Although the Dodd-Frank Act altered the Commission's rulemaking authority with respect to the Privacy Rule, it did not alter the Commission's rulemaking authority for the Safeguards Rule. For the Safeguards Rule, the Commission continues to have rulemaking authority over a broad range of non-bank financial institutions. The Safeguards Rule, however, currently incorporates by reference the definitions contained in the Privacy Rule, including all of the examples of financial institutions listed in the existing Privacy Rule.
Accordingly, while the Commission proposes to modify the Privacy Rule definitions to include examples applicable only to motor vehicle dealers, the Commission has also proposed in a separate concurrent NPRM to amend the Safeguards Rule to import definitions of relevant terms and examples from the current version of the Privacy Rule.
2. Modifications to the Annual Privacy Notice To Reflect Statutory Changes Resulting From the FAST Act
The Commission also proposes changes to the Privacy Rule provisions governing how motor vehicle dealers should deliver annual privacy notices. These changes implement statutory changes resulting from the enactment of the FAST Act and replace those set forth in the 2015 NPRM.
Several commenters opined on the proposed changes to notice delivery in the 2015 NPRM. Those comments have been rendered obsolete by the statutory changes. The current proposed rule implements the changes set forth in the FAST Act.
Section 313.5(a)(1)—General Rule
The proposed section 313.5(a)(1) notes that section 313.5(e) provides an exception to the general rule requiring the delivery of annual notices.
This proposed new section sets forth the exception to the annual privacy notice requirement. The Commission adopts the reasoning and changes set forth by the CFPB in its amendments to Regulation P to adopt the FAST Act changes.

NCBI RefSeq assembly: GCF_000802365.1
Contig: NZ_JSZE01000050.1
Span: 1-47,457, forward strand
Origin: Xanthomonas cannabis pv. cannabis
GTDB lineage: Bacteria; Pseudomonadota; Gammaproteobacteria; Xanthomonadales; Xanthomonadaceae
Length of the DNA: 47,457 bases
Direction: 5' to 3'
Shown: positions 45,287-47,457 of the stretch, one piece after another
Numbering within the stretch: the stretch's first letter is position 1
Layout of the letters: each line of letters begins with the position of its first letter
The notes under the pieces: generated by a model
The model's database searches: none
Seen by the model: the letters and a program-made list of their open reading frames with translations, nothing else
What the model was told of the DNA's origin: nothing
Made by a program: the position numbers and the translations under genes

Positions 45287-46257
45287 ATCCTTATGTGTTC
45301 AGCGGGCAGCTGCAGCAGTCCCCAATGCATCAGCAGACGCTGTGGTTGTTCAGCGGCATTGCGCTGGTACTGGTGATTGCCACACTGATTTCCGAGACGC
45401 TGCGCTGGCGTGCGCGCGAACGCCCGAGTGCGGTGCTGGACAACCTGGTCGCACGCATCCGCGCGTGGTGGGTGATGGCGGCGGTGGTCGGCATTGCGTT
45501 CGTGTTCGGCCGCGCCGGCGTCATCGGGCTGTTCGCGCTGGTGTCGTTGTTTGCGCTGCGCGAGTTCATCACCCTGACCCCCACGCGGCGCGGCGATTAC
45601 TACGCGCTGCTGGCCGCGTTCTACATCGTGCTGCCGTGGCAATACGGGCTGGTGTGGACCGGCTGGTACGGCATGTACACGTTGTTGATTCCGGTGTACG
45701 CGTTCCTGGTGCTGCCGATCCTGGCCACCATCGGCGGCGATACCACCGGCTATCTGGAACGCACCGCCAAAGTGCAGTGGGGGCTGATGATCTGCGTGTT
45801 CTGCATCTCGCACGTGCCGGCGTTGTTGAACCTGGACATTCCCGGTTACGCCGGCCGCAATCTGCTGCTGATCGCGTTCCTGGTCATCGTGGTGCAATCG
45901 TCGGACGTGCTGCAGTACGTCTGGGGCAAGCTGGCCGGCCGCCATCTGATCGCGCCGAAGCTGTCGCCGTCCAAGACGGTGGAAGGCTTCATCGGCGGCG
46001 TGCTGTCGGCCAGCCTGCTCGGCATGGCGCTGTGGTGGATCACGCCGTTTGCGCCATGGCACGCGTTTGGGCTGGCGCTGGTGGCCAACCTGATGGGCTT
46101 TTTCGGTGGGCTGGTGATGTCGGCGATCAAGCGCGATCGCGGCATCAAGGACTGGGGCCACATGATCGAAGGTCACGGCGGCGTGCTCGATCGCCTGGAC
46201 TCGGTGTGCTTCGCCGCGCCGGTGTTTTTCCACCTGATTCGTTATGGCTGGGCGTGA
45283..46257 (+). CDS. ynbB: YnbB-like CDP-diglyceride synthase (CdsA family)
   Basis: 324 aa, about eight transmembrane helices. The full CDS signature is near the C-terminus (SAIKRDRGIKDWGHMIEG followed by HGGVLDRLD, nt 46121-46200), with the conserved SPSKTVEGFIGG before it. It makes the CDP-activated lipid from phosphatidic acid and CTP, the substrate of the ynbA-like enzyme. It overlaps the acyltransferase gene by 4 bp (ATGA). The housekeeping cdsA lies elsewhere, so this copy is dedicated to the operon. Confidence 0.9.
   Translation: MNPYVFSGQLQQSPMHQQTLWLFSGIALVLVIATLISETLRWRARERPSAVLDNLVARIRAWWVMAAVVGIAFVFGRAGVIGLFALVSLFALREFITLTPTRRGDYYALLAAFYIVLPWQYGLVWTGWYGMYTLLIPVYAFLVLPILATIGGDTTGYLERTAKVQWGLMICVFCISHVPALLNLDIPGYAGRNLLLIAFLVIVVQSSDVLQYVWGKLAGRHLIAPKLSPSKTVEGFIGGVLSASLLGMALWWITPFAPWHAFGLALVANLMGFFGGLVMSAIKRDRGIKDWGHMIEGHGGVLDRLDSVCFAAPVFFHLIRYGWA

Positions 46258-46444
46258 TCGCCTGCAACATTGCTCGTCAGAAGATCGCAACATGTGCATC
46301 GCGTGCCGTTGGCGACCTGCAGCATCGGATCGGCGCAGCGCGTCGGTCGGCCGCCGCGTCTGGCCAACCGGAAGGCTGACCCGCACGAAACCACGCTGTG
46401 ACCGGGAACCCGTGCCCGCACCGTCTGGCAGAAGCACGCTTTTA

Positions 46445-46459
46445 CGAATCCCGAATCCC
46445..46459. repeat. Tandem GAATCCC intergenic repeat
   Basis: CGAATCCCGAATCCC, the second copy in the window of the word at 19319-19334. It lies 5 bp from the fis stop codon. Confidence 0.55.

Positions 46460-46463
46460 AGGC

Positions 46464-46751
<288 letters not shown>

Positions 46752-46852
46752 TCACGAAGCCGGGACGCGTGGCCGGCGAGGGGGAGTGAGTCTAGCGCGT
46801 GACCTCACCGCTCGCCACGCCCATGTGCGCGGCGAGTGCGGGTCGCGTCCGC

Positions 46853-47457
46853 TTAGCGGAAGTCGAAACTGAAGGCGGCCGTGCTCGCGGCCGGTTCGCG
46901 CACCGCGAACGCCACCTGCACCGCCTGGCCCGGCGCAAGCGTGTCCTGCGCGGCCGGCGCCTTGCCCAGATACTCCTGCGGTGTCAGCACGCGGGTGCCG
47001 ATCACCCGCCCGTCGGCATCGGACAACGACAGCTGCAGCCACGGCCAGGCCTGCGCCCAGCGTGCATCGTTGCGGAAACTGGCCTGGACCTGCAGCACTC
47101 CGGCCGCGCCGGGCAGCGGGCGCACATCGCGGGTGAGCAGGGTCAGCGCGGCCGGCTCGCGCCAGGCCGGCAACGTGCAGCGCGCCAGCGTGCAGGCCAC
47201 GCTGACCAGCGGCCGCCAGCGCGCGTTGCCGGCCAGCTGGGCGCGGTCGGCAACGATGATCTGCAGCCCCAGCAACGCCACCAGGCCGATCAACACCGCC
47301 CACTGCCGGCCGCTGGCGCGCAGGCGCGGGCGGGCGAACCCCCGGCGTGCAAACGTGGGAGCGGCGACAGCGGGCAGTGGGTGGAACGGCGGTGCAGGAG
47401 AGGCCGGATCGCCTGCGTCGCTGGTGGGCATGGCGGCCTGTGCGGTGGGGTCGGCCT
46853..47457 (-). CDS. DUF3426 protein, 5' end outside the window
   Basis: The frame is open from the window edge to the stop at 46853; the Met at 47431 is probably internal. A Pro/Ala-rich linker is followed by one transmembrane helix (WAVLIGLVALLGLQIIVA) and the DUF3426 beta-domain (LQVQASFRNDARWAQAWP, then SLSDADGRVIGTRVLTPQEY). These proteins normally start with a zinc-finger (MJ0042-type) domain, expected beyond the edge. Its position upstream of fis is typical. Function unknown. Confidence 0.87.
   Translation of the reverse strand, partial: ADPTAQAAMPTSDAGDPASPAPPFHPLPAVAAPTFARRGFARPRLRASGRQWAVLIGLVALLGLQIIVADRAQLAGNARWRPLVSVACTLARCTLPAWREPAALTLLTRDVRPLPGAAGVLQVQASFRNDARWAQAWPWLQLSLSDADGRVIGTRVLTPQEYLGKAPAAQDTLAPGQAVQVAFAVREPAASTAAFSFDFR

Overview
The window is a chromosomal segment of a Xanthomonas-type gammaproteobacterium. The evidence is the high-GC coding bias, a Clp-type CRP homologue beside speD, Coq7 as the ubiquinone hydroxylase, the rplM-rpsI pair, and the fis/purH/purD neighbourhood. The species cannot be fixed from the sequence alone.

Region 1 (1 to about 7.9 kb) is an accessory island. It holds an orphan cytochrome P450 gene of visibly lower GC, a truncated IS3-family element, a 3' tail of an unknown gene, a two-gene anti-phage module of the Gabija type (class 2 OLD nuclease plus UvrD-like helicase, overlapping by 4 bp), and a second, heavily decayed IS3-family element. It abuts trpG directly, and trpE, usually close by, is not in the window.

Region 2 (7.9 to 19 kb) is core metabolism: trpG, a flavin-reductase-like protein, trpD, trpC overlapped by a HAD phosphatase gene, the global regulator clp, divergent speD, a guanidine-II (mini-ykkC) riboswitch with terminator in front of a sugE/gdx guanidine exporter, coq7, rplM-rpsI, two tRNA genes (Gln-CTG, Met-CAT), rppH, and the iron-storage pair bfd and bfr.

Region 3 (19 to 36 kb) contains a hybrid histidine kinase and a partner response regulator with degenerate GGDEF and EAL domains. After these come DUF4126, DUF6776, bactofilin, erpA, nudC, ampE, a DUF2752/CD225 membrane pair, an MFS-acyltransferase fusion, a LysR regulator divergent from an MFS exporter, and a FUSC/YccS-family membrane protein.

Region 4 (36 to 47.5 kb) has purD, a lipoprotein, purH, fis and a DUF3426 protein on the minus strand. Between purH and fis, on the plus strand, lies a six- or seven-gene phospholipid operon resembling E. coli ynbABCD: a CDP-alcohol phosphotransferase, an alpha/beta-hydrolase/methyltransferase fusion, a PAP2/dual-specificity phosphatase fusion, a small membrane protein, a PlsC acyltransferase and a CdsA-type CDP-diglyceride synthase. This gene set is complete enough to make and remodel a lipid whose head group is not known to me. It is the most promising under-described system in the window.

First, proposed section 313.5(e)(1)(i) sets forth that the financial institution must share nonpublic personal information only in accordance with the provisions of sections 313.13, 313.14, and 313.15, none of which require an opt-out opportunity be provided to customers. Second, proposed section 313.5(e)(1)(ii) states that the financial institution must also not have changed its disclosure policies and practices that were contained in its most recent privacy notice to customers.
Proposed section 313.5(e)(2) sets forth the timing for delivering an annual notice if a financial institution no longer meets requirements for the exception and must resume delivery of annual notices. There are two scenarios under which a financial institution would need to resume delivering annual notices: (1) Where the change in its policies trigger the existing requirement Start Printed Page 13154to issue a revised privacy notice, as required by section 313.8; and (2) where the change does not trigger a need for the financial institution to issue a revised notice under section 313.8. These two situations are addressed by proposed sections 313.5(e)(2)(i) and (ii), respectively. In the first situation, the revised notice issued by the financial institution acts as an initial privacy notice for the purposes of the timing of future annual notices. In the second situation, the financial institution must provide an annual notice to customers within 100 days of the change in policies or practices. Proposed section 313.5(e)(2)(iii) sets forth an example for both scenarios.
1. Modifications To Scope and Definitions To Bring the Rule Into Accord With Regulation P
Whether a company is a “financial institution” is determined by the types of activities in which the company engages. When first promulgating the Privacy Rule, the Commission determined that companies engaged in activities that are “incidental to financial activities” would not be considered “financial institutions.” 
The Commission was the only agency to adopt this restrictive definition in its Privacy Rule, while the other agencies included incidental activities.
In addition, the Commission decided that activities that were determined to be financial in nature after the enactment of the GLBA would not be automatically included in its Privacy Rule; rather, the Commission would have to take additional action to include them.
The effect of these two decisions was to limit the activities covered by the Commission's rules to those set out in 12 CFR 225.28 as it existed in 1999, and to exclude any activities later determined by the Fed to be financial activities or incidental to those activities.
The Commission proposes modifying the definition of “financial institution” to harmonize the Privacy Rule with other agencies' rules. The Commission proposes to amend section 313.1(b) to include companies that engage in activities that are financial in nature or incidental to such financial activities. Likewise, it proposes to amend the definition of “financial institution” in section 313.3(k), to include any institution the business of which is engaging in an activity that is financial in nature or incidental to such financial activities.